I want to start the work of mixing and mastering but I am totally new. I want to know how the whole process of communication happen with clients. I have heard that beginners are supposed to do quite some free works to build rapport. My doubt is why would they give their tracks to such amateurs, don't they fear their music may get stolen? How is trust established for online and amateurs? Are there some copyright and contract based protocols that I need to learn for the mixing and other related jobs? If you can provide link or YouTube channels on these issues, it would be great.

1 Answer 1


Although I don't cover this topic on my YouTube channel, I have done quite some contracting work for clients. My experience is: there is no recipe for building rapport. But there are multiple possible approaches. Here are a few thoughts that are probably far from complete or applicable in all cases.

I would start with projects on your level. Don't expect to mix big artists when you're just getting started. Do great work for smaller artists and you will build rapport.

Also be polite and reliable in everything else you do. This pay people will trust you sooner.

Never ever break a promise. If you promised not to use a certain mix for your own marketing, stick to your promise. Everything else will wipe out years of built rapport.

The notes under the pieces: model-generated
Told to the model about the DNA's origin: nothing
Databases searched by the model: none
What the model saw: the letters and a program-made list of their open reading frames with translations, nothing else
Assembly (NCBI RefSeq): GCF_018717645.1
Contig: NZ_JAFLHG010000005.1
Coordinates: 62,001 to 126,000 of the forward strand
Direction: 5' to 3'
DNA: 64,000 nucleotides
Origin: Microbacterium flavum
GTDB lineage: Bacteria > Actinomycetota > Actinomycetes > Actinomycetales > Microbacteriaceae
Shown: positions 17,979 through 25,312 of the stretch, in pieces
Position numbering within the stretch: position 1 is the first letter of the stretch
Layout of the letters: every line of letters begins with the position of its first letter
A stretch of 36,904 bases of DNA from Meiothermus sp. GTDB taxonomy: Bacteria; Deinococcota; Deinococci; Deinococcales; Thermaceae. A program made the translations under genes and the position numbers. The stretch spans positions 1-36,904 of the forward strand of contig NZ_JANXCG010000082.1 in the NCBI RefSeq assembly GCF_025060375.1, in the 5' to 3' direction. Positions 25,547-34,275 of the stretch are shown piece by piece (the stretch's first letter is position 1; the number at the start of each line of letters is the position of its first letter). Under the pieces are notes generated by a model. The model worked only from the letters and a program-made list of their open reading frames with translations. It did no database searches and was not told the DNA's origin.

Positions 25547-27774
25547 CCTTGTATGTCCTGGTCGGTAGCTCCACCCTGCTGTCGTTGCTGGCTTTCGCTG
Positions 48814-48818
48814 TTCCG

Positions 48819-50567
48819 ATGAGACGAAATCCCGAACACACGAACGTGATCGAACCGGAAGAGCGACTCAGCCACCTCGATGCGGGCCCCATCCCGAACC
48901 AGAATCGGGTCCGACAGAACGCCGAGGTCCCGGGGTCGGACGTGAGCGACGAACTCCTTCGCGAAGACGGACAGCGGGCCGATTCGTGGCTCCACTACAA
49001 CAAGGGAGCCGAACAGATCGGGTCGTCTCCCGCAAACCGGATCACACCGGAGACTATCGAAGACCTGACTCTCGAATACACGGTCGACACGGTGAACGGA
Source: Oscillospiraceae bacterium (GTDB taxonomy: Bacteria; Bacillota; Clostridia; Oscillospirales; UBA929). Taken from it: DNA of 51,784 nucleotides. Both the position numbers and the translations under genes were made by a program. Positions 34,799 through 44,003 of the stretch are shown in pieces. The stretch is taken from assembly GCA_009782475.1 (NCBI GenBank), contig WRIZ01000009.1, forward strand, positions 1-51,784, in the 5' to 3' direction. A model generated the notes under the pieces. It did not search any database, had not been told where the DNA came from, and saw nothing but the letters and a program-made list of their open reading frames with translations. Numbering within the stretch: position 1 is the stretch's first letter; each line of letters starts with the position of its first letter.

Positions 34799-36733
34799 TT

Another tip: do free work, but do not overdo it! Your work has a price and people judge your quality in part by the price you call. Get comfortable with clients turning you down for that – in the long run it will strengthen your rapport.

And for bigger artists: they might give out their tracks to several people like you in parallel and simply take (and pay for) the version they like best. Kind of a contest. Delivering good work here can be a way to elevate your circle of clients. Even if they don't pick your mix, they now know your style, that you deliver quality and that you're reliable.

As for the fear of music getting stolen: that is a very real thing for big und upcoming artists. Some have been ruined by leaked album releases before they even became big. So offer them to sign a harsh confidentiality agreement and let them talk to reference clients who already trust you. In the end nobody can prevent a leak – it's more about trust than about legal agreements. So build rapport with smaller artists, always be reliable and trustworthy and then let word of mouth and references carry you to bigger artists.

Your Answer

By clicking “Post Your Answer”, you agree to our terms of service and acknowledge you have read our privacy policy.

Not the answer you're looking for? Browse other questions tagged or ask your own question.